Date: Feb. 26, 2007
Contacts: Maureen O'Leary, Director of Public Information
Chris Dobbins, Media Relations Assistant
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National Academies and National Science Foundation Host
U.S. Opening Ceremony for International Polar Year
WASHINGTON -- The opening ceremony for International Polar Year (IPY) took place today at the National Academies with a lively audience of approximately 400 people, recent video from the polar regions, and a new exhibit of polar art. The importance of the IPY initiative and glimpses of the research projects were highlighted in remarks given by National Academy of Sciences President Ralph Cicerone, National Science Foundation Director Arden Bement, deputy secretary of the Department of Interior Lynn Scarlett, and National Oceanic and Atmospheric Administration Administrator Conrad Lautenbacher, among others. A panel of polar scientists provided an in-depth discussion of ongoing and new research.
International Polar Year 2007-2008 is a worldwide scientific effort to analyze the role of the polar regions in the global climate system. During the two-year initiative, researchers from over 60 nations will collaborate on 200 expeditions to the Arctic and Antarctic. Scientific research from these projects is expected to answer important questions about climate change and the environment, as well as provide a baseline for understanding future environmental change. The U.S. government will spend about $50 million on IPY, and approximately $350 million will be spent worldwide.
"The polar regions are central to many of the key scientific questions of our times," said Robin Bell, chair of the U.S. National Committee for the International Polar Year, and geophysicist, Lamont-Doherty Earth Observatory, Columbia University, Palisades, N.Y. "IPY provides a framework to undertake projects that normally could not be achieved by any single nation, and it allows us to think beyond traditional borders -- whether national borders or disciplinary constraints -- toward a new level of integrated, cooperative science. IPY also will serve as a mechanism to attract and develop a new generation of scientists and engineers with the versatility to tackle complex global issues."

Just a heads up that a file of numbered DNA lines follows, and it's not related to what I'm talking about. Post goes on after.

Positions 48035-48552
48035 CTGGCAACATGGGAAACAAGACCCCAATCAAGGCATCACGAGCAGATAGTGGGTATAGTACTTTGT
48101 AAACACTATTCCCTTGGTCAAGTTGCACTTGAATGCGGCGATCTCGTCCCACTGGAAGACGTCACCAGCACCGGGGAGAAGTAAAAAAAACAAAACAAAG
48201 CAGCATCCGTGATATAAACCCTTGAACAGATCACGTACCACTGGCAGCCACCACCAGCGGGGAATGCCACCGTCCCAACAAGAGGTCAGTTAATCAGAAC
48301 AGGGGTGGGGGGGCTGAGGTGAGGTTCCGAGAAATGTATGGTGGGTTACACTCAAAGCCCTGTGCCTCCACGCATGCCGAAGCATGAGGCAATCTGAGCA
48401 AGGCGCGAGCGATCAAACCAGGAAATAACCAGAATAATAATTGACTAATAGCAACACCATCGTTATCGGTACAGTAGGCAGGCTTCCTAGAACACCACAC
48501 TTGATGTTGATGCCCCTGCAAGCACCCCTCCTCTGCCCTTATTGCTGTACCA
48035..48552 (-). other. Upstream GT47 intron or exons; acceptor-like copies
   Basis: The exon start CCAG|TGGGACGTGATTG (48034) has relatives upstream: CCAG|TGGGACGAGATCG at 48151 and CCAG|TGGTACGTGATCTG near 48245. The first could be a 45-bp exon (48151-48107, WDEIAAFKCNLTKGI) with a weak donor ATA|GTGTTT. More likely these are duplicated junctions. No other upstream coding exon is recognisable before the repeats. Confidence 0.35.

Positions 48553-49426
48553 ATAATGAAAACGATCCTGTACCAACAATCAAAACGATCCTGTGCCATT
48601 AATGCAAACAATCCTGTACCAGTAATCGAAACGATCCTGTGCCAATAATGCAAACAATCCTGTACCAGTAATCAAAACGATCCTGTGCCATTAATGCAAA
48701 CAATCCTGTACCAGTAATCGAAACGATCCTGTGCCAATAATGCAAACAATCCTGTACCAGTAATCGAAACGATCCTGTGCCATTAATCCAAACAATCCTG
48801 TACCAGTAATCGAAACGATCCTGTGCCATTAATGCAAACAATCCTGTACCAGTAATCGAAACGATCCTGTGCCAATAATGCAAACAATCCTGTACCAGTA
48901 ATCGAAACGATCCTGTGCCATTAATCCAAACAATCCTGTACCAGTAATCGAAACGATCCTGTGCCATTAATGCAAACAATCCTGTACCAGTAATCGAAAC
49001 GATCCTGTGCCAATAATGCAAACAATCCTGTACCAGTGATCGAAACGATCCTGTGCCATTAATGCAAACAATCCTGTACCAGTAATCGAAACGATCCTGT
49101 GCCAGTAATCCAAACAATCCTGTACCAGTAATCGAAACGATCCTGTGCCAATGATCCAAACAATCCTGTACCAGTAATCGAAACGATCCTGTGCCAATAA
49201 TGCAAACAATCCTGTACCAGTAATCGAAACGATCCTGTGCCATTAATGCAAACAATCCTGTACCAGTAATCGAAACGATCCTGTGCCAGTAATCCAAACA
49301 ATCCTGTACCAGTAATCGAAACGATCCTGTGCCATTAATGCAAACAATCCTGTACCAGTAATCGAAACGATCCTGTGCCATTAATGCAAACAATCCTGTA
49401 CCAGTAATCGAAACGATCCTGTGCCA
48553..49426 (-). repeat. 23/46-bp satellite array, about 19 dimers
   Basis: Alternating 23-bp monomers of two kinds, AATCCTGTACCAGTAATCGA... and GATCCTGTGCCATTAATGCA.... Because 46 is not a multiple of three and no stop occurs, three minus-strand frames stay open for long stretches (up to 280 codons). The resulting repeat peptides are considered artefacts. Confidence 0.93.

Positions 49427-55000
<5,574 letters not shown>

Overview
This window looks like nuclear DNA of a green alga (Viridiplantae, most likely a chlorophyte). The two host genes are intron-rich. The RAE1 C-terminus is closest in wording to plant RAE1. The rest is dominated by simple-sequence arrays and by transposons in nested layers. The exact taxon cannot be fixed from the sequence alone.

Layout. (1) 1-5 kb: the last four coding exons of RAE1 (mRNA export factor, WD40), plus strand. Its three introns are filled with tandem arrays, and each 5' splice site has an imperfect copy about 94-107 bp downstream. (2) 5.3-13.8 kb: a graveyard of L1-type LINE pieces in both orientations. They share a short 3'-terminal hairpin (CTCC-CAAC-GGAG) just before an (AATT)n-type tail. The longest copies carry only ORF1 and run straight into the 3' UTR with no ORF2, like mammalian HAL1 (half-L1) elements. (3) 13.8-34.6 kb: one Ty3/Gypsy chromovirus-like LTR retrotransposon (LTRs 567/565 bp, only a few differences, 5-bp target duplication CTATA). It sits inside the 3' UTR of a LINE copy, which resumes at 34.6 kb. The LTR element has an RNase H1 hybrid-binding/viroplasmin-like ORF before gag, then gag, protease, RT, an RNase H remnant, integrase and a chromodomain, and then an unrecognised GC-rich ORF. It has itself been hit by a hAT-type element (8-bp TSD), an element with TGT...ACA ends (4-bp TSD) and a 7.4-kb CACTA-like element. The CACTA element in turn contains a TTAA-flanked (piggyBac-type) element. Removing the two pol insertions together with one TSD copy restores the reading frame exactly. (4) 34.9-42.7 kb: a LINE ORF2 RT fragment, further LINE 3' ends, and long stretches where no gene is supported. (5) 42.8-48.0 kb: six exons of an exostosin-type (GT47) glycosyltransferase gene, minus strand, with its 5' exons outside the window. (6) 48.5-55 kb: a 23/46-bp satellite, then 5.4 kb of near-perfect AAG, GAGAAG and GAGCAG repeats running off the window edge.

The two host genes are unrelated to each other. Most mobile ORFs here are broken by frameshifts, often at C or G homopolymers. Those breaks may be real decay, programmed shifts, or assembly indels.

The National Academies' Polar Research Board serves as the U.S. National Committee for the International Polar Year. The committee’s role is to act as a liaison with the international community and be a portal for information about the initiative for the nation's science community. A grant from the Tinker Foundation, along with money from the National Academies, funds the work of the committee.
An agenda for U.S. participation in IPY was formulated in 2004 by the National Research Council. A Vision for the International Polar Year 2007-2008 recommended that the nation's scientific community assess change and variability in the polar regions; begin new polar studies; design and implement multidisciplinary polar observing networks; invest in critical infrastructure and technology; and increase public understanding and importance of the polar regions. Copies of the report are available from the National Academies Press at http://www.nap.edu.
The 2007-2008 International Polar Year is the fourth such event -- other polar years took place in 1882, 1937, and 1957 -- and it marks the 125th anniversary of the first polar year.
For more information on the project, visit www.us-ipy.org/ or e-mail firstname.lastname@example.org. An overview of research goals and activities is available at http://dels.nas.edu/dels/rpt briefs/IPY final2.pdf
[ This news release and a podcast of the event are available at http://national-academies.org ]
Members of the U.S. National Committee for the International Polar Year are:
Robin Bell (chair)
Lamont-Doherty Earth Observatory, Columbia University, Palisades, N.Y.
James E. Berner
Alaska Native Tribal Health Consortium, Anchorage
Byrd Polar Research Center, Ohio State University, Columbus
Calvin Robert Clauer
University of Michigan, Ann Arbor
University of Washington, Seattle
Andrew G. Fountain
Portland State University, Portland, Ore.
Arctic Slope Regional Corp., Barrow, Alaska
University of Tennessee, Knoxville
Sven D. Haakanson
Alutiiq Museum and Archaeological Repository, Kodiak, Alaska
University of New Hampshire, Durham
Larry D. Hinzman
University of Alaska, Fairbanks
University of Hawaii, Honolulu
Barnard College, New York City
Diana Harrison Wall
Colorado State University, Fort Collins
John E. Walsh
University of Illinois, Urbana
University of Colorado, Boulder
Harvard Medical School and Massachusetts General Hospital, Boston